Yesterday I signed a petition calling upon the British government to proscribe, to ‘outlaw’ in other words, the English Defence League (EDL). I also advertised the petition on social media and suggested that others do the same. Shortly after I found myself embroiled in a Twitter conversation about freedom of speech as though opposing the EDL and their approach (not just to Islam but to all Muslims) was the same as opposing freedom of expression.
There’s a long and noble tradition of freedom of speech throughout the West dating back centuries:
“Give me the liberty to know, to utter, and to argue freely according to conscience, above all liberties.”
John Milton, Areopagitica: A Speech for the Liberty of Unlicens’d Printing (1644)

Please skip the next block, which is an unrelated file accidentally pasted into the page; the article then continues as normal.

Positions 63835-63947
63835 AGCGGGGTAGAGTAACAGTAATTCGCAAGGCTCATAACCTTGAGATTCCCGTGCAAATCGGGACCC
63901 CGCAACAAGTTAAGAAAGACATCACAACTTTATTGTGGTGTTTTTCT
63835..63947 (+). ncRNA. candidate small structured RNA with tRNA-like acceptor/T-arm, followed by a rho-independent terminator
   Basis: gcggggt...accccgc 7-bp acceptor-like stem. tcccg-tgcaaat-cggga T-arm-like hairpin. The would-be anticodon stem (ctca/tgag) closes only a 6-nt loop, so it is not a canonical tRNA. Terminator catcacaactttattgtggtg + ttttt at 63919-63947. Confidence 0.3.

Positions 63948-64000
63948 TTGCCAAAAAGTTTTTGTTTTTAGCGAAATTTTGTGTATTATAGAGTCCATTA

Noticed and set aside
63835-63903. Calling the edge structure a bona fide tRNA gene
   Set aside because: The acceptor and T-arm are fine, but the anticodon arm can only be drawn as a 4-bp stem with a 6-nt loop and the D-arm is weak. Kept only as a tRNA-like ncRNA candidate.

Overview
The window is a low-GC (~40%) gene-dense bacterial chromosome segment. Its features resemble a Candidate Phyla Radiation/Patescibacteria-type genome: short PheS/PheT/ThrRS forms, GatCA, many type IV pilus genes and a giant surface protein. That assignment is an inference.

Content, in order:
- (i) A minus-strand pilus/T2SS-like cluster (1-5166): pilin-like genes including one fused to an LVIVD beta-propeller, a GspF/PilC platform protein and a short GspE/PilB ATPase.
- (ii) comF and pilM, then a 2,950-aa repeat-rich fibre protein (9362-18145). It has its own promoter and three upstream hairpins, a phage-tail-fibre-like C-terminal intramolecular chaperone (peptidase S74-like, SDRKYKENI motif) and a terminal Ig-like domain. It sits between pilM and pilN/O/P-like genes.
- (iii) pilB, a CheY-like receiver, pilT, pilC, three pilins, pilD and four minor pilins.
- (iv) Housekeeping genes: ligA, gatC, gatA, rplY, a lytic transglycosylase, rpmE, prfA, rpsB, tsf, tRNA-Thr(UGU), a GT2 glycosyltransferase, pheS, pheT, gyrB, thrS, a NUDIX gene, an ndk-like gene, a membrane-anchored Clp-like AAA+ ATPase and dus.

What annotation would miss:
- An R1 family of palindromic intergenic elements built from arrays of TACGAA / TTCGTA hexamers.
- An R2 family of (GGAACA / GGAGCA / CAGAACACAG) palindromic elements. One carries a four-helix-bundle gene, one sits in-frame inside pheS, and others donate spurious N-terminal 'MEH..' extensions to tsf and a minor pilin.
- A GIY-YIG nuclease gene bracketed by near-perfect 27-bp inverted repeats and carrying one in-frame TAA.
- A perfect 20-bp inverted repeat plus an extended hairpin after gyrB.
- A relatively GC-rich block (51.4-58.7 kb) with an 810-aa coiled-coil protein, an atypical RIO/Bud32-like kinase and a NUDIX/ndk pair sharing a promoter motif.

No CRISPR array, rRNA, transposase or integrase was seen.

“Every man has a right to utter what he thinks truth, and every other man has a right to knock him down for it.”
Samuel Johnson in James Boswell’s The Life of Samuel Johnson (1791)
But there’s a huge difference between ‘freedom of speech’ and the freedom to do (or incite) violence. Many people criticise Islam but the EDL go further – much further. Just a few minutes worth of internet searching is enough to demonstrate the litany of assaults an intimidation, arson and victimisation that this far right group of Nazis is responsible for. That’s not free speech, it’s violent discrimination against an entire demographic. And that’s illegal.
The EDL is as much a terrorist group as was ‘Muslims Against Crusades’ (MAC), another Luton based hate group that was proscribed by the Home Office years ago. Just like the EDL they were violent, sectarian thugs and their proscription had nothing to do with freedom of speech.
Muslims Against Crusades was outlawed for reasons of national security. The terrorist EDL should be banned too – not because of their opinions (odious though those opinions are) but because of their violence.